The PRESIDENT: The Hon. Mr Parnell, the bill you have before us basically involves money—a tax. It is improper to introduce such a bill in the upper house, so I deem it out of order.
The Hon. M.C. PARNELL: In terms of your ruling, Mr President, it is a bill that proposes a sunset clause. It does not propose to raise any—
The PRESIDENT: I have some very experienced advice here, which says that it does deal with money—taxation—so it is inappropriate.
The Hon. M.C. PARNELL: When I moved the identical provision as an amendment to the budget bill last year, I was not ruled out of order.
The PRESIDENT: That was a suggested amendment, last year.
The Hon. M.C. PARNELL: So, you are ruling the bill out of order?
The PRESIDENT: Yes.
The Hon. M.C. PARNELL: Is there any recovery mechanism or conditional notice of motion, or something?
The PRESIDENT: Under the constitution, any bill that deals with money or a tax cannot be presented to this council.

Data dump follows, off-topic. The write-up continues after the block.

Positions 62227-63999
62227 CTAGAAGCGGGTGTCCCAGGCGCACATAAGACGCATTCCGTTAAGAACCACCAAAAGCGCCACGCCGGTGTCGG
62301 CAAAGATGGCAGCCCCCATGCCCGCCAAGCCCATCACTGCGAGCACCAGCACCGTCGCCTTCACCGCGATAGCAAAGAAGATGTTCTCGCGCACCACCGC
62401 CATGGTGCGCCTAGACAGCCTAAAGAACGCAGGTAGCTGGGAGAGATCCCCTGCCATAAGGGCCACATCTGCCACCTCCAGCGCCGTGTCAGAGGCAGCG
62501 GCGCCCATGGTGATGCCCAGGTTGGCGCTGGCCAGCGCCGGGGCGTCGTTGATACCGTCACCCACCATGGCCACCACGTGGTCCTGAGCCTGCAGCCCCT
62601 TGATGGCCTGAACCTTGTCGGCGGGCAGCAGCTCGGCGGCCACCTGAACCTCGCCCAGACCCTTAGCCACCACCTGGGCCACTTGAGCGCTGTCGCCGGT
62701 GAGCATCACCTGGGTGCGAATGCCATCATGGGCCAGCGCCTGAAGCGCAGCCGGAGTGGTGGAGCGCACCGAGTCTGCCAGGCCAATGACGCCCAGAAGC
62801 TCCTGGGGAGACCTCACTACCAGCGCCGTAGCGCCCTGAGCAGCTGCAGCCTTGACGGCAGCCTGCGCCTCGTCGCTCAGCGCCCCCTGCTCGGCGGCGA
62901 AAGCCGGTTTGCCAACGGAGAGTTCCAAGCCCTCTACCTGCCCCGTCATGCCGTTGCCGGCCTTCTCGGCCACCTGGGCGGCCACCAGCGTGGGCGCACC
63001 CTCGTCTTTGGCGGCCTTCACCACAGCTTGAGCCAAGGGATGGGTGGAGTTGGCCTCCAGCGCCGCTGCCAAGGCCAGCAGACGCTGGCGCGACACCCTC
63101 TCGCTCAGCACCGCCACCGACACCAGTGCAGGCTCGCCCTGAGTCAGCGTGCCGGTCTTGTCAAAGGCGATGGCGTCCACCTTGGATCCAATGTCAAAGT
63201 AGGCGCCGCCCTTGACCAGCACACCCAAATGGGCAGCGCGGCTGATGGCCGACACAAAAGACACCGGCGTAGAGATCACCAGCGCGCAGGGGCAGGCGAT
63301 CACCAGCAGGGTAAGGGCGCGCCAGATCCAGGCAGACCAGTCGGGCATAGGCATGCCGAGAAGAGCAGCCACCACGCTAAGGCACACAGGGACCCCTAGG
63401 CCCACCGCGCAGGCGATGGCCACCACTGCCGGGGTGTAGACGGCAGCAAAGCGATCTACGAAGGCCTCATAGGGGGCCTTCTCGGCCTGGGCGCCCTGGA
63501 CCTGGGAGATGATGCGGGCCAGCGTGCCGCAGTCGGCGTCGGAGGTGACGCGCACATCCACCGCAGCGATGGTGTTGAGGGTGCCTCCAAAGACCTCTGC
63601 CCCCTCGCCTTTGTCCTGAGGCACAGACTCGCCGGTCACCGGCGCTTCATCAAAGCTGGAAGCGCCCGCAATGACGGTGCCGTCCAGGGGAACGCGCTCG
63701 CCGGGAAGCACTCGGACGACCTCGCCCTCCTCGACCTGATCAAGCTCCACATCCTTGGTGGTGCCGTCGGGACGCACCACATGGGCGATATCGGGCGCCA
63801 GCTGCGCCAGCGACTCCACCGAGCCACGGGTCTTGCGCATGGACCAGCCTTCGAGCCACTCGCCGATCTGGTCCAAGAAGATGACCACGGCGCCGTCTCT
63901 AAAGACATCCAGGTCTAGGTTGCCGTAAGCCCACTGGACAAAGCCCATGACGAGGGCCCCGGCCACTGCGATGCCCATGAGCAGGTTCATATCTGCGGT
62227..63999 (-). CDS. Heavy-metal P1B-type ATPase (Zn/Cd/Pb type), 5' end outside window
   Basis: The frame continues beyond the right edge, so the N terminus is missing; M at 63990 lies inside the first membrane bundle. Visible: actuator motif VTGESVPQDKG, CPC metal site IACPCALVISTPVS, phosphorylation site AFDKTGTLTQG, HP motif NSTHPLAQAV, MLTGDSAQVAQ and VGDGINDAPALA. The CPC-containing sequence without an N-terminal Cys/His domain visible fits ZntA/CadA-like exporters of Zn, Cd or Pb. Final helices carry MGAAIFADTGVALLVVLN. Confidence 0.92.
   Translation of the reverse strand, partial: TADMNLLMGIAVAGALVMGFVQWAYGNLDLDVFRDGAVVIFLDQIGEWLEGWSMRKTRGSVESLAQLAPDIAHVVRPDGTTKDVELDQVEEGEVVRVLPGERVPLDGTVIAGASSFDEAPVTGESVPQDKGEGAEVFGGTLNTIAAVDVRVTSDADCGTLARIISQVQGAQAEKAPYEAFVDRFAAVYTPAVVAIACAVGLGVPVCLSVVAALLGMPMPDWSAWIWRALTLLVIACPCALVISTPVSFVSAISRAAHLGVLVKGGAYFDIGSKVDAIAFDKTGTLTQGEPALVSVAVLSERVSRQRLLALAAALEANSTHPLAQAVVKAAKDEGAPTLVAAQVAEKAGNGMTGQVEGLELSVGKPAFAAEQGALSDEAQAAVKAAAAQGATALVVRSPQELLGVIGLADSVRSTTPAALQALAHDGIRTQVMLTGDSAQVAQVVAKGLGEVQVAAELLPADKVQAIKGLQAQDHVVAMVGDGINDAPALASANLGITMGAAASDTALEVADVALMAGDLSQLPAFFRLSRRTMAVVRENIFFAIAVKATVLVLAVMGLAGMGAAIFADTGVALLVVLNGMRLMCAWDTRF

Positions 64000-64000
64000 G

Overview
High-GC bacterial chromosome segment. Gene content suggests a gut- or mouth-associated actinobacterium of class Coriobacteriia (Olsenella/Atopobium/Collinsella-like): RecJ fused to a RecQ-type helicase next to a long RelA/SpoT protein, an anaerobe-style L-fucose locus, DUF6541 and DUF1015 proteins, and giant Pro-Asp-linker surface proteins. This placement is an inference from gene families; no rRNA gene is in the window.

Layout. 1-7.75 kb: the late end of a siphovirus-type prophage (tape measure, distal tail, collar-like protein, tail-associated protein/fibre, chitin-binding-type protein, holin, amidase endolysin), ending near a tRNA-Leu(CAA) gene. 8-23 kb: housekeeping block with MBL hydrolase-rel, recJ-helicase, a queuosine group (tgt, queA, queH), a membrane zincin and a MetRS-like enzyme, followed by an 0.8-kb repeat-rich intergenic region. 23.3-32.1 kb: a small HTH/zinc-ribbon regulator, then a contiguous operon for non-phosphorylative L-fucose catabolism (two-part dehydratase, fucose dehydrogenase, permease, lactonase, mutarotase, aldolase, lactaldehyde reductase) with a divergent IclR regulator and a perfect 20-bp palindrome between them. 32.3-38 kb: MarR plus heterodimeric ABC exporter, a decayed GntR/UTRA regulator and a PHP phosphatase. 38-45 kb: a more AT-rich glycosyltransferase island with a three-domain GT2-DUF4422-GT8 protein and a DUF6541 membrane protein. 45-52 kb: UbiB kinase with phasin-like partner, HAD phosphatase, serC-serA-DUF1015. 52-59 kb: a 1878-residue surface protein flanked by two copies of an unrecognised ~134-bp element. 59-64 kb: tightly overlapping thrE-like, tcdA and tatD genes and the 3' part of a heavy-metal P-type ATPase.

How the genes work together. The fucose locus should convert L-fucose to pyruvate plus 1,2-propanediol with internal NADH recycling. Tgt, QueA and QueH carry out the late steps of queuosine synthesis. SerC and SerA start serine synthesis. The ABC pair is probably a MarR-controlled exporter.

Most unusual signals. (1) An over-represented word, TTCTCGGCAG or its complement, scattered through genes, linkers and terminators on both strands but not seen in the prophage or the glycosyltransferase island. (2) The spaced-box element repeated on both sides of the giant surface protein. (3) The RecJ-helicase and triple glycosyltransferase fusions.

The Hon. M.C. PARNELL: Does that include levies?
The PRESIDENT: Levies, tax—anything.
The Hon. M.C. PARNELL: I will accept your ruling, Mr President.
The Hon. T.A. FRANKS: Point of order, Mr President: I have moved a similar bill and we used raised italics as a way of getting around that, as a suggestion to the other place.
The PRESIDENT: That is an amendment and this is a bill.
The Hon. T.A. FRANKS: It was a bill—the voluntary firefighters compensation bill.
The PRESIDENT: That was a clause of the bill, the Hon. Ms Franks. We are talking about a whole bill here. It is a bill that deals with tax and my advice is that it is totally inappropriate to be introduced to this council. You might have to have further discussion about this at a later date.
The Hon. T.A. FRANKS: It was not an amendment to a government or opposition bill; it was an entire bill.
The PRESIDENT: I am not going to argue. I am quite happy to sit down and talk with you, the Hon. Mr Parnell and the Clerk and get some other advice, but this is the advice that I am getting so I cannot pursue it any further. It is ruled out of order.
For more information see a copy of the Bill